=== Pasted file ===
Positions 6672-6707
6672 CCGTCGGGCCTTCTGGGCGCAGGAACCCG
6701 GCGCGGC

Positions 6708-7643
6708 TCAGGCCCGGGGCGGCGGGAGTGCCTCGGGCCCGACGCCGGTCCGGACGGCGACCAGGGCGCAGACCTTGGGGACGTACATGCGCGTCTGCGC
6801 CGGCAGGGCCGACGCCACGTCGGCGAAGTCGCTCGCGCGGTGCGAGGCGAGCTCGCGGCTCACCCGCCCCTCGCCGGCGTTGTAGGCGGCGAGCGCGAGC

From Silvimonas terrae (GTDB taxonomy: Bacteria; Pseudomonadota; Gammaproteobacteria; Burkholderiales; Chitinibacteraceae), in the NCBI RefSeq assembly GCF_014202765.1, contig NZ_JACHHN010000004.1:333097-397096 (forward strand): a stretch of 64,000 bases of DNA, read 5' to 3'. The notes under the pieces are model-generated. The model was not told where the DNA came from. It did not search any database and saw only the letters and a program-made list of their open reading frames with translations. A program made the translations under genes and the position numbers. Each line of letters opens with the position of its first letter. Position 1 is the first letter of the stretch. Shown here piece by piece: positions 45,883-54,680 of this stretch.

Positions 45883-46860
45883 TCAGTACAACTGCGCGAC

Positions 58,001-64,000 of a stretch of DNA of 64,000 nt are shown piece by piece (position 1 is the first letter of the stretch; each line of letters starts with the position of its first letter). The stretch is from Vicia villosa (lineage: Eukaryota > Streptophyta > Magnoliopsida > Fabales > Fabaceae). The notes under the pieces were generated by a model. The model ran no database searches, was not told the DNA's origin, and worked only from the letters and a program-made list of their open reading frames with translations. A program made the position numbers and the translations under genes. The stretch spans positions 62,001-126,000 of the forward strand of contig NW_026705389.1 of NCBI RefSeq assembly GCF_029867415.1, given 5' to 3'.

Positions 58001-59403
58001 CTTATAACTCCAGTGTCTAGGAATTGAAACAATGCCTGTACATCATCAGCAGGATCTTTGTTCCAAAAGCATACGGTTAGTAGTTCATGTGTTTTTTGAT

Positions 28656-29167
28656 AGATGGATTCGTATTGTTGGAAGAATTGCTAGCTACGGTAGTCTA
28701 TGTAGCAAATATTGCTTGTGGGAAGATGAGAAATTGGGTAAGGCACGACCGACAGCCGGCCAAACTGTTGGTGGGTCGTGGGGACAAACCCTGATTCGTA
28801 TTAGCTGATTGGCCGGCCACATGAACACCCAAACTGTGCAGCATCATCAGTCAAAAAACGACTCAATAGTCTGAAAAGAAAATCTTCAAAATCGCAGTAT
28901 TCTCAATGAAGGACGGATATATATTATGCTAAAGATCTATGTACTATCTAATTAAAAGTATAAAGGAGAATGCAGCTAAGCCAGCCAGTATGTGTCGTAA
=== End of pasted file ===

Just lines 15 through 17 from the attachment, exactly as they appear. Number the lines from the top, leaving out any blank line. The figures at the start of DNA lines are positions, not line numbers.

28701 TGTAGCAAATATTGCTTGTGGGAAGATGAGAAATTGGGTAAGGCACGACCGACAGCCGGCCAAACTGTTGGTGGGTCGTGGGGACAAACCCTGATTCGTA
28801 TTAGCTGATTGGCCGGCCACATGAACACCCAAACTGTGCAGCATCATCAGTCAAAAAACGACTCAATAGTCTGAAAAGAAAATCTTCAAAATCGCAGTAT
28901 TCTCAATGAAGGACGGATATATATTATGCTAAAGATCTATGTACTATCTAATTAAAAGTATAAAGGAGAATGCAGCTAAGCCAGCCAGTATGTGTCGTAA